- Book reviewer
- History - WW2, Book reviews, Naval Engagements, Operations and Capabilities
- RAN Ships
- None noted.
- March 2014 edition of the Naval Historical Review (all rights reserved)
Carrier Attack Darwin 1942: The Complete Guide to Australia’s own Pearl Harbor. By Dr Tom Lewis & Peter Ingram. Published by Avonmore Books, Kent Town, South Australia, 2013. Hardback, 368 pages with numerous illustrations and photographs many in colour, rrp $49.95.
Darwin on 19 February 1942 is a day that should be long remembered by Australians when one of the largest attacks by Japanese aircraft was delivered on a poorly defended relatively small outpost at the northern end of our nation. What is extraordinary about the scale and ferocity of this attack, mainly conducted by carrier borne aircraft, is explained in great detail in this fine volume. Why was the attack necessary, what was the strategic purpose, was this the prelude to an invasion of our shores? These and many more important questions are addressed. In the context of our national defence the lessons learned both then and extrapolated to the present should not be overlooked.
In setting the scene it should be remembered that this was one of our darkest hours. Within a period of a few months Pearl Harbor had been attacked with devastating effect, the Americans were forced to withdraw from the Philippines, the impregnable fortress of Singapore had been lost in a humiliating surrender with many thousands of Australian troops in captivity, the Dutch East Indies was set to fall and, Australian territories in New Guinea were about to be invested. The authors place all this into perspective and shows where Darwin fits into this vast and dynamic landscape.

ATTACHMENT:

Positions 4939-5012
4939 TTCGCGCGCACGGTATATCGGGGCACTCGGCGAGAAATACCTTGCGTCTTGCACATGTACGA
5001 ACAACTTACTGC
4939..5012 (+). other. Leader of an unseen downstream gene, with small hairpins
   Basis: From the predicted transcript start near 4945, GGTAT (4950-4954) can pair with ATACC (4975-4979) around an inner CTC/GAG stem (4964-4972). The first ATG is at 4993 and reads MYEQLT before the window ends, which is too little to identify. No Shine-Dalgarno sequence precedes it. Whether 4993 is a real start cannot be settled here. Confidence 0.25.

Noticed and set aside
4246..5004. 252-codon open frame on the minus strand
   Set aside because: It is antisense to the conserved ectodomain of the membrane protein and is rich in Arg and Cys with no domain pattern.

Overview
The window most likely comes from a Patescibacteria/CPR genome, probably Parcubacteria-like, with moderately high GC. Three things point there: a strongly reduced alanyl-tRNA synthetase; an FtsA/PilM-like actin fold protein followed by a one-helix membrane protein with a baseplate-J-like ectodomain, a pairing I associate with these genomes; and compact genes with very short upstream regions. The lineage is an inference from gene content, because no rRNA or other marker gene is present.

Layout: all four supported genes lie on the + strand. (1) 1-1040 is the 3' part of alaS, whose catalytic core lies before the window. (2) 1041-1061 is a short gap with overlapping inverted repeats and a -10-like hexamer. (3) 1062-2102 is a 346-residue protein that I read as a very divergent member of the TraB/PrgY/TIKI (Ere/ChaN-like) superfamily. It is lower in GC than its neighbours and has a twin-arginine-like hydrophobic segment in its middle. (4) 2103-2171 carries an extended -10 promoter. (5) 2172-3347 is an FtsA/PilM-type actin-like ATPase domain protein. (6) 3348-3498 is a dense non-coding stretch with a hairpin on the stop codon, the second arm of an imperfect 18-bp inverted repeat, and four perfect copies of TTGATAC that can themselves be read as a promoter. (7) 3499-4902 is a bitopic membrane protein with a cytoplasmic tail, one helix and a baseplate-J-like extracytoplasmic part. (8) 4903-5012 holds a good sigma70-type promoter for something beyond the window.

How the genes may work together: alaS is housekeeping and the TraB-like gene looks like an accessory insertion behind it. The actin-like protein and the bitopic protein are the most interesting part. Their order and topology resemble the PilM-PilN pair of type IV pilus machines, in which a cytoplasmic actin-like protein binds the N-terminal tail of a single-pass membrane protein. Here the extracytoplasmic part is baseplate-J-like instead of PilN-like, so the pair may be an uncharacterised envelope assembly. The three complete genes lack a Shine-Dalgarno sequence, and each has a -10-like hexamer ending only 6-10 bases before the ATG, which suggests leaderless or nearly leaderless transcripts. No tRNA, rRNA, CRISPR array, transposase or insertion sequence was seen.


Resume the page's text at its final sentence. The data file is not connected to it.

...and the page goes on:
The similarities and differences with Pearl Harbor are explained with the attack on the former mainly conducted using about 350 aircraft from six carriers whereas that at Darwin was from about 250 aircraft from four carriers supported by some land based naval aircraft. As four of the same carriers were used in both attacks those in the latter attack had prior experience and given the much smaller value targets at Darwin the attacks were of similar determined ferocity. A detailed analysis is undertaken using the latest information, some of which has only recently become available from Japanese sources. This provides details of the composition of the forces available to the Japanese and the tactics used by the carriers and their bombing and strafing aircraft. There are also details of the available defence forces both Australian and American together with a comhrenhsive list of the many ships in harbour at this time.
The results of the raids, one major wave from the carriers followed by a smaller wave from land based aircraft, are explained as are the actions taken by those on the ground, in the air and, by the various ships. As the number of witnesses to these historic events is now in serious decline it is timely that many myths and misconceptions as to actions taken, damage caused and the number of causalities are fully explored. The experienced authors seek to reach sound evidence based conclusions which provide many answers. These days it is a pleasant surprise to find an Australian published hardback of fine quality. In this case the publisher has done well; the generous text is adequately supported by copious illustrations and photographs, many in colour. For those seeking further detail there is a plentiful supply of appendices and the volume is well referenced and indexed. It is a book that should have wide appeal to anyone interested in Australian history as well as those with a taste for military history. It is also a fine book of reference with a vast amount of material cleverly pulled together into a single readable volume which should find its way to many bookshelves and libraries and will retain its value for many years to come.
Reviewed by Walter Burroughs